“Of course he may,” cried the pirate, “and of course he shall; I will see to that myself. Then I will give him back his ship, for I don’t want it, and let him become an honest merchant.”
“Give him back his ship!” exclaimed Greenway, his countenance downcast. “That will be puttin’ into his hands the means o’ beginnin’ again a life o’ sin. I pray ye, don’t do that.”
Blackbeard leaned back and laughed. “I swear that I thought it would be one of the very first steps in conversion for me to give back to the fellow the ship which is his own and which I have taken from him. But fear not, my noble pirate’s clerk; he is not the man that I am; he is a vile coward, and when he has taken the oath he will be afraid to break it. Moreover—”
“And if, with that ship,” said Greenway, his eyes beginning to sparkle, “he become an honest merchant—”
“I don’t trust him,” said Blackbeard; “he is a knave and a sharper, and there is no truth in him. But when you have settled up my business, my clerk, and have gotten me well converted, I will send you away with him, and you shall take up again the responsibility of his soul.”
The Scotchman clapped his horny hands together. “And once I get him back to Bridgetown, I will burn his cursed ship!”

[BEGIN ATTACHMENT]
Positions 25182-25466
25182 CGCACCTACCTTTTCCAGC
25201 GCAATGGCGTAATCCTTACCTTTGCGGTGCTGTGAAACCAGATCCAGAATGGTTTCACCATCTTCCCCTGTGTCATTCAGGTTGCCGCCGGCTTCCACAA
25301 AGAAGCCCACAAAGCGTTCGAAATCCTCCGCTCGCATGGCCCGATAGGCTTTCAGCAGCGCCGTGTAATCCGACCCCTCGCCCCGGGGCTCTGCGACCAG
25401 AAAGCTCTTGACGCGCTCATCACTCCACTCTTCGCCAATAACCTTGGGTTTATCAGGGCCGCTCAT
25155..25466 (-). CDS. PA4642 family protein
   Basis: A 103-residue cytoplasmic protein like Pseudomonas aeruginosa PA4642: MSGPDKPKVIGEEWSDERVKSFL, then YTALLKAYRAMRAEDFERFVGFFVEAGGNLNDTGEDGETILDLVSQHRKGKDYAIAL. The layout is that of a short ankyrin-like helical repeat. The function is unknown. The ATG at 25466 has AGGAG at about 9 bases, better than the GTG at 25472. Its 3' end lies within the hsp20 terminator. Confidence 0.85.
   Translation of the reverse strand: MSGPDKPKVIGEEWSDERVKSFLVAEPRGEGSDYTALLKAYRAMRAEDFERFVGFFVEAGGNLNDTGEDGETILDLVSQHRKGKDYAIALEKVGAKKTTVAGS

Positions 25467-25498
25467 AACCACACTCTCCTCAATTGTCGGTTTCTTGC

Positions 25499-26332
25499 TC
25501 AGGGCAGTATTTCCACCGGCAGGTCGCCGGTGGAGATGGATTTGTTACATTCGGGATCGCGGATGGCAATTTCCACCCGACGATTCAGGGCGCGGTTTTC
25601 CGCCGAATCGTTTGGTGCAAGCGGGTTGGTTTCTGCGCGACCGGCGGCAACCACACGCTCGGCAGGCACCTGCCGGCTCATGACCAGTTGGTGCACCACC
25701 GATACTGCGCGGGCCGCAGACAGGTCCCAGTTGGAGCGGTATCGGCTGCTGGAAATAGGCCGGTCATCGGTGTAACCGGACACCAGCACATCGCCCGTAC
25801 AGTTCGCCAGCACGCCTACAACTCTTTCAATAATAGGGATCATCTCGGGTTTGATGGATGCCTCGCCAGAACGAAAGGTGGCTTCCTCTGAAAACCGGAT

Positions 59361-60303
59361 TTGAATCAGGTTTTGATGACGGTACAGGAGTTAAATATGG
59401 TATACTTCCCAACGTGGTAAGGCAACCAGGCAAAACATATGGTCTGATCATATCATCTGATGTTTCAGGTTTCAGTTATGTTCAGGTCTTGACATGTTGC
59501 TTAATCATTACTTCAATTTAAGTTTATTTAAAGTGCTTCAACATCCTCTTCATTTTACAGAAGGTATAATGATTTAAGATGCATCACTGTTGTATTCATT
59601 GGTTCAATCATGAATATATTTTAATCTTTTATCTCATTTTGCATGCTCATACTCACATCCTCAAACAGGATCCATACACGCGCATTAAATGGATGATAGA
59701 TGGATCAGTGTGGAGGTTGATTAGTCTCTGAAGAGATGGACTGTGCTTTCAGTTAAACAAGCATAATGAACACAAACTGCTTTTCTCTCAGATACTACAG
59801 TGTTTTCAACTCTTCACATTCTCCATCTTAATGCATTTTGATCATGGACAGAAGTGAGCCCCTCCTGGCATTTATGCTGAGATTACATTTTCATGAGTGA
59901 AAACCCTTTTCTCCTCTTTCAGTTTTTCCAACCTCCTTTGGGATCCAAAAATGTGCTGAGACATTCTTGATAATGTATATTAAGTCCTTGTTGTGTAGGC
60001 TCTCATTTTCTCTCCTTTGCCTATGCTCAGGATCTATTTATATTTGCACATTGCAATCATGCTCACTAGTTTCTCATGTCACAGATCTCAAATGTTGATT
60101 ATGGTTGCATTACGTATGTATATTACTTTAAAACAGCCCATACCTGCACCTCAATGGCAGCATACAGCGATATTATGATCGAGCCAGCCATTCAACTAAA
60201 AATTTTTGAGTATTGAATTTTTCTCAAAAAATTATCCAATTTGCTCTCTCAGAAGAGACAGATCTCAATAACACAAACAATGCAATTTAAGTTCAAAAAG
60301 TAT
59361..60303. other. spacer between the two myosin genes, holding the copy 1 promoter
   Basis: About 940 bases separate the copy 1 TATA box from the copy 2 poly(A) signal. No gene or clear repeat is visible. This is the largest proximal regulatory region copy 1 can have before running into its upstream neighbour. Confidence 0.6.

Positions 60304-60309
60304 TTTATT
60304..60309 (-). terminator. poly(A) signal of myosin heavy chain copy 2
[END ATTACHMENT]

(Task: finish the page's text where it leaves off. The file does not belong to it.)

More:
“Heigho!” cried Blackbeard, “and that will be your way of converting him? You know your business, my royal chaplain, you know it well.” And with that he gave Greenway a tremendous slap on the back which would have dashed to the deck an ordinary man, but Ben Greenway was a Scotchman, tough as a yew-tree.
CAPTAIN THOMAS OF THE ROYAL JAMES
When Blackbeard’s little fleet anchored in Topsail Inlet, Stede Bonnet, who had not been informed of the intentions of the pirate, was a good deal puzzled. Since joining Blackbeard’s fleet in the vessel which came up from Belize, Bonnet had considered himself very shabbily treated, and his reasons for that opinion were not bad. During the engagements off Charles Town his services had not been required and his opinion had not been consulted, Blackbeard having no use for the one and no respect for the other. The pirate captain had taken a fancy to Ben Greenway, while his contempt for the Scotchman’s master increased day by day; and it was for this reason that Greenway had been taken on board the flag-ship, while Bonnet remained on one of the smaller vessels.
Bonnet was in a discontented and somewhat sulky mood, but when Blackbeard’s full plans were made known to him and he found that he might again resume command of his own vessel, the Revenge, if he chose to do so, his eyes began to sparkle once more.
Ben Greenway soon resumed his former position with Bonnet, for it did not take Blackbeard very long to settle up his affairs, and in a very short time he became tired of the work of conversion; or, to speak more correctly, of the bore of talking about it. Bonnet was glad to have the Scotchman back again, although he never ceased to declare his desire to get rid of this faithful friend and helper; for, when the Revenge again came into his hands, there were many things to be done, and few people to help him do it.